For more information about the Georgia Milestones Assessment System, please click here. Description The writing assessment for grade three consists of teacher evaluation of student writing using an analytic scoring system. The Grade 3 Assessment and Instructional Guide contains the scoring rubric; types of writing required by the CCGPS narrative, informational and persuasive ; good practices for the instruction of writing; sample student papers; and ways to evaluate student writing.
Teaching writing is tough. Each year, I set out to build a community of writers, and it is no easy task. One of the toughest things for my students is writing endings. They always start out with catchy beginnings only to get bogged down and just stop at the end.
It allows them to be creative, and it helps me to identify their voice as a writer. To start our mini-unit on writing endings, I gave my students a pre-assessment of the substandard to figure out where their knowledge is with writing endings.
These substandard writing assessments are from my English Language Arts Assessments and Teaching Notes for grades I call them writing partial completes in each of my assessments. Students must complete the writing to show their knowledge of the standard. You can see for this substandard assessment above, the ending is left out for students to complete.
Once I pre-assess students, I can then quickly check their work to figure out what I need to modify or differentiate in my teaching. Once I hand back their pre-assessments, they document their scores in their Student Data Tracking Bindersrate their levels of understanding of the standard, and we begin!
We start our lesson by addressing the standard so students know where they are headed with their learning. The great thing about this substandard is that it is extremely open ended.
As long as students provide some type of closure or conclusion that follows from the narrated experiences or events, they will meet the standard. The way in which a student can get there is endless. The main thing I focus on when teaching endings is to notice different endings in all of the literature that we read.
Most of the time, students just finish a book without any reflection on the different strategies the author used to end the story. I read a book or just the ending of a familiar bookhad students turn to a neighbor and share what they noticed, and then we came back together as a class to discuss.
We then worked together to compile an anchor chart of what we noticed about the endings of these mentor texts.
I put out a basket of books on each table for students to read through. Then, they used sticky notes to write down what they noticed. After students had been given enough time, we came back together and shared more of what we noticed. This ended our lesson for the day. If you feel like your students need an extra day with any of the mini-lessons, give them that time in order to make sure they understand the content.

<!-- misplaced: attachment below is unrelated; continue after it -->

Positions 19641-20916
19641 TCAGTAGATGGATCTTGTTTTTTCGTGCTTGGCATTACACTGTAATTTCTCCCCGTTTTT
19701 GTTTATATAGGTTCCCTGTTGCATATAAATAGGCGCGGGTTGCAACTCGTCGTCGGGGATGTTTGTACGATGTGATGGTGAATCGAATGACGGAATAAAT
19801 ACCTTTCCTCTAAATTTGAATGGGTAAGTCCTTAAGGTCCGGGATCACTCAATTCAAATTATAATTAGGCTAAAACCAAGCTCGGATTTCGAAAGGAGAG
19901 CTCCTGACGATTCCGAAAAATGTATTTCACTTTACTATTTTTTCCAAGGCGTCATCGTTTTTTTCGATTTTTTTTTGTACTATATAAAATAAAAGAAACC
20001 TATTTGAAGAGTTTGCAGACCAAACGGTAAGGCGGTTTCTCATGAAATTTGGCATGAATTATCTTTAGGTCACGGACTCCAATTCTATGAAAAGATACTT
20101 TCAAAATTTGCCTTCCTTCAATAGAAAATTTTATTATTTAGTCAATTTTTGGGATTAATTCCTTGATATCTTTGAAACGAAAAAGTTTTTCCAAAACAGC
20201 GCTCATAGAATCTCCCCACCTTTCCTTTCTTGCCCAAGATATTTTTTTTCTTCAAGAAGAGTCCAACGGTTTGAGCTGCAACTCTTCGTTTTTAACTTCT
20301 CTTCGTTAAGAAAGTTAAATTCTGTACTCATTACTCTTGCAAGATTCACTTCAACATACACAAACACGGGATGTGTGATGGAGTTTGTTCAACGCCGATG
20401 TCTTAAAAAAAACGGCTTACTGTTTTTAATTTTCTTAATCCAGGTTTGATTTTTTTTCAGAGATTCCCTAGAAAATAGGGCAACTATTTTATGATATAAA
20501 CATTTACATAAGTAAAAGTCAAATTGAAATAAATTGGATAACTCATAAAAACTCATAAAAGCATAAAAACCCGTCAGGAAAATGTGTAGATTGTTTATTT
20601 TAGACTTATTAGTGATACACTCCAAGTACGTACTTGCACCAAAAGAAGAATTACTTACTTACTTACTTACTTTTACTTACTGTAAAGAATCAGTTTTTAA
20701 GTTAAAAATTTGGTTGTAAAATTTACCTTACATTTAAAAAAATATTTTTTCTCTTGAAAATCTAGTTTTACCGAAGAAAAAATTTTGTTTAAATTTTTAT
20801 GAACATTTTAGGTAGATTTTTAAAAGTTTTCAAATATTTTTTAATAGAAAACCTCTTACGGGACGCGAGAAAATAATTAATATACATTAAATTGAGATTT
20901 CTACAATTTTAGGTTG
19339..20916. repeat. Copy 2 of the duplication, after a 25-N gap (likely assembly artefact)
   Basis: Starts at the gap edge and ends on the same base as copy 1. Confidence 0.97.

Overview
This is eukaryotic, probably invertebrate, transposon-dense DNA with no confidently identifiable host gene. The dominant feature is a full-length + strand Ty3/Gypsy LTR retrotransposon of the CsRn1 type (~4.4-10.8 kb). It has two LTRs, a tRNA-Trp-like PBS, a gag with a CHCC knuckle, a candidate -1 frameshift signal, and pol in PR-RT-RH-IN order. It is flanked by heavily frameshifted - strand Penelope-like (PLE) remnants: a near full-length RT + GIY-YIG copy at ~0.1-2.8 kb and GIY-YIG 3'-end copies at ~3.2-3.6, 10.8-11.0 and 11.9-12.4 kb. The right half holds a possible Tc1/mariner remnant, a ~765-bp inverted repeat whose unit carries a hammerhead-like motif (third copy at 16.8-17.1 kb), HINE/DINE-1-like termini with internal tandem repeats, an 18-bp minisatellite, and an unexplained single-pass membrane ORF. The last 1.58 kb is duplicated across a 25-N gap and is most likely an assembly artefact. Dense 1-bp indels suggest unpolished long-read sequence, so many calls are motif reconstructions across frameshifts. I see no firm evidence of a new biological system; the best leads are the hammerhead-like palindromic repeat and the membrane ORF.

Some students may need more time, and some may need less time. On day 1, we noticed different ways in which authors end their stories.
We revisited a few more picture books as mentor texts. I specifically chose mentor texts with endings that I knew my students needed a bit more help with. For example, I knew they were extremely familiar with the question, dialogue, and funny endings, so I chose to grab mentor texts that had cliffhanger and reflection endings to give my students the extra practice.
We gathered this information from all of the different picture books we looked through the day before.
I created a printable version of this anchor chart for students to reference. Now that students can name each ending, they can have a different focus when they are sifting through these picture books.
After students had been given enough time to explore more endings, we came back together as a class and shared our findings.
Since this mini-lesson was a bit longer, students only had a few moments to go back to their writing. Students have now had at least two days worth of exposure to many different types of endings.
On day 3, I did a quick re-visit of the anchor chart, and we recapped what we had learned over the last few days.Sep 16, - The Grades Writing Module comprises three separate units that provide in-depth instruction on one type of writing: argument, informative, and narrative.
Each unit may be . Georgia 4th Grade Writing Standards. Write clear, organized stories with our Narrative Writing Plan. Timed Writing Process. Prepare for timed writing situations with an effective process. 3 Great Ways to Assess Writing Standards. A Writing Process for All.
WS First Day of School (Narrative) Write a letter to a friend and tell about an experience you remember from your first day of the school year. Narrate your story . Some of the worksheets displayed are 4th and 5th grade writing folder, Name identifying narrative perspective, Narrative essay work, Narrative, How to write a paragraph, Narrative unit of study realistic fiction 4th grade, Writing workshop writing a personal narrative handout, Lesson skill writing .
Developing Persuasive Writing Through a classroom game and resource handouts, students learn about the techniques used in persuasive oral arguments and apply them to independent persuasive writing activities. Revising and Editing RULES: A list of revising and editing rules that students need to know for the 4th grade Writing STAAR Test Don’t forget to visit my TpT store to find lots of revising and editing/grammar activities for a really reasonable price!